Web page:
Camille A. Brown & Dancers
“I lift up our real-life superheroes of the past who paved the way for us to fly and “be fly.” In flight, we see the superpower of Black people in America.” —Camille A. Brown
Berkeley dance audiences will recall the Cal Performances debut five years ago of Camille A. Brown & Dancers in BLACK GIRL: Linguistic Play, the second installment of her trilogy about African-American identity: “50 minutes of pure heaven,” hailed the San Francisco Chronicle. Brown made history this past year as the first Black director in the history of the Metropolitan Opera (Terence Blanchard’s Fire Shut Up In My Bones) and as the first Black female to be nominated for a Tony Award as both director and choreographer for a play (for colored girls…) on Broadway.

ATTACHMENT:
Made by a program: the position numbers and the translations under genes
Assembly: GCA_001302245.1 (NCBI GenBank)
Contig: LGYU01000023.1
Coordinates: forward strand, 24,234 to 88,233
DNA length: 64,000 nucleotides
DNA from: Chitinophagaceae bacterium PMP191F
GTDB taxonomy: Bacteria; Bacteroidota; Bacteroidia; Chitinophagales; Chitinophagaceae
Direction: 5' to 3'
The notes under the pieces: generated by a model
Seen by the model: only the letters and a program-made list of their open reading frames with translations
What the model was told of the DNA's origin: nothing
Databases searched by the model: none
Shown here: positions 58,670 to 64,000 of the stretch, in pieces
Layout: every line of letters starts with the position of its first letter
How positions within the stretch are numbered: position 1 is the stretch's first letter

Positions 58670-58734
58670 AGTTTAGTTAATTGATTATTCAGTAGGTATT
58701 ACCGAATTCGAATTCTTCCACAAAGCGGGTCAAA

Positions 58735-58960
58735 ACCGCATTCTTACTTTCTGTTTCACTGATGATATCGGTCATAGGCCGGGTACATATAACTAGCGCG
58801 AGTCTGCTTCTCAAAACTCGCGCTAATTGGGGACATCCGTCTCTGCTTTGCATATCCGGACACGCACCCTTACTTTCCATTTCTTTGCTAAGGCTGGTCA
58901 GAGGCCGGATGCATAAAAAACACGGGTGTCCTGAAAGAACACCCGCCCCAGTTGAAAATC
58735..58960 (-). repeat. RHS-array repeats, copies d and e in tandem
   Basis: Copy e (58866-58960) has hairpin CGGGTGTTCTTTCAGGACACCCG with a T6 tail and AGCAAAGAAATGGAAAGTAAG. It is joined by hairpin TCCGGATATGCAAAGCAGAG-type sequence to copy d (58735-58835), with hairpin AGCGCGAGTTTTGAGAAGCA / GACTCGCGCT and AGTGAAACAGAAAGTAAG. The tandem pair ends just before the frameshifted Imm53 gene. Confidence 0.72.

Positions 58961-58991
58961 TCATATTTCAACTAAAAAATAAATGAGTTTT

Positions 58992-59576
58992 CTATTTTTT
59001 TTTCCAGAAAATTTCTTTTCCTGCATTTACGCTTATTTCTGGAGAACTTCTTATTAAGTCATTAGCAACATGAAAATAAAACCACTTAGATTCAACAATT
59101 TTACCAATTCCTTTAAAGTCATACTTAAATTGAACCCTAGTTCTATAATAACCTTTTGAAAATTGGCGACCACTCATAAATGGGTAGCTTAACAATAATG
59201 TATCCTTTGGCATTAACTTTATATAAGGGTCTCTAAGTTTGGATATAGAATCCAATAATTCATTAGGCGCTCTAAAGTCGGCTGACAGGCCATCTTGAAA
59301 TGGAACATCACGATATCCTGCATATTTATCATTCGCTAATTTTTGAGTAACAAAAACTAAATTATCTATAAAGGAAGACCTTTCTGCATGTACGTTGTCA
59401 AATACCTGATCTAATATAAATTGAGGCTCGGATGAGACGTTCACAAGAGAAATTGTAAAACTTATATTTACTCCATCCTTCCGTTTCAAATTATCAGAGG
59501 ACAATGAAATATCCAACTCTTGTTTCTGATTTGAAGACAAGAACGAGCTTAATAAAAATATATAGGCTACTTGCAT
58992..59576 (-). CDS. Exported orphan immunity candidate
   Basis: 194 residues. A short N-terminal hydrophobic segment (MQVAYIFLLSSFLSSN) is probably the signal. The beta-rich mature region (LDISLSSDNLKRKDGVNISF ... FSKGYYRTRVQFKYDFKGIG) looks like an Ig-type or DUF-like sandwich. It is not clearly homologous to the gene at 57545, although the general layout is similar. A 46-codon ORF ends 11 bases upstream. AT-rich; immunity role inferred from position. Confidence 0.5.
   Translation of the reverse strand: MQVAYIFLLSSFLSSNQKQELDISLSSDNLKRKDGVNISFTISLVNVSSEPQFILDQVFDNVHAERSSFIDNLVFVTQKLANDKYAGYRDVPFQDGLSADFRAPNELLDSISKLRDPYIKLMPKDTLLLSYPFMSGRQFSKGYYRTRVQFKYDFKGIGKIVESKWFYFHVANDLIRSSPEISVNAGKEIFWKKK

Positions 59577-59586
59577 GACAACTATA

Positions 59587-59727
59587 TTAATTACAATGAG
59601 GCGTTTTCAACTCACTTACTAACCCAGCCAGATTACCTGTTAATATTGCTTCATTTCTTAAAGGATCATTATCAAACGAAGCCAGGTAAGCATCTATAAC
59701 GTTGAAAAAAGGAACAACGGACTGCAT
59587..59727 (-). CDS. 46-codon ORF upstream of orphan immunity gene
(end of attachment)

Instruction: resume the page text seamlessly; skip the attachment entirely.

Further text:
Now, the New York-based choreographer, dancer, and director returns to Cal Performances with ink, the final installment of her trilogy. Featuring Brown herself, the company of six dancers performs a series of duets and solos, weaving together elements of African-American social dance, African, tap, jazz, modern, and hip-hop movement, accompanied by percussion-driven original music performed live by a quartet. Through ancestral stories and pop culture references, ink examines self-empowerment, Black love, brotherhood, and resilience—aspects of Black life that are too often appropriated, rewritten, or silenced.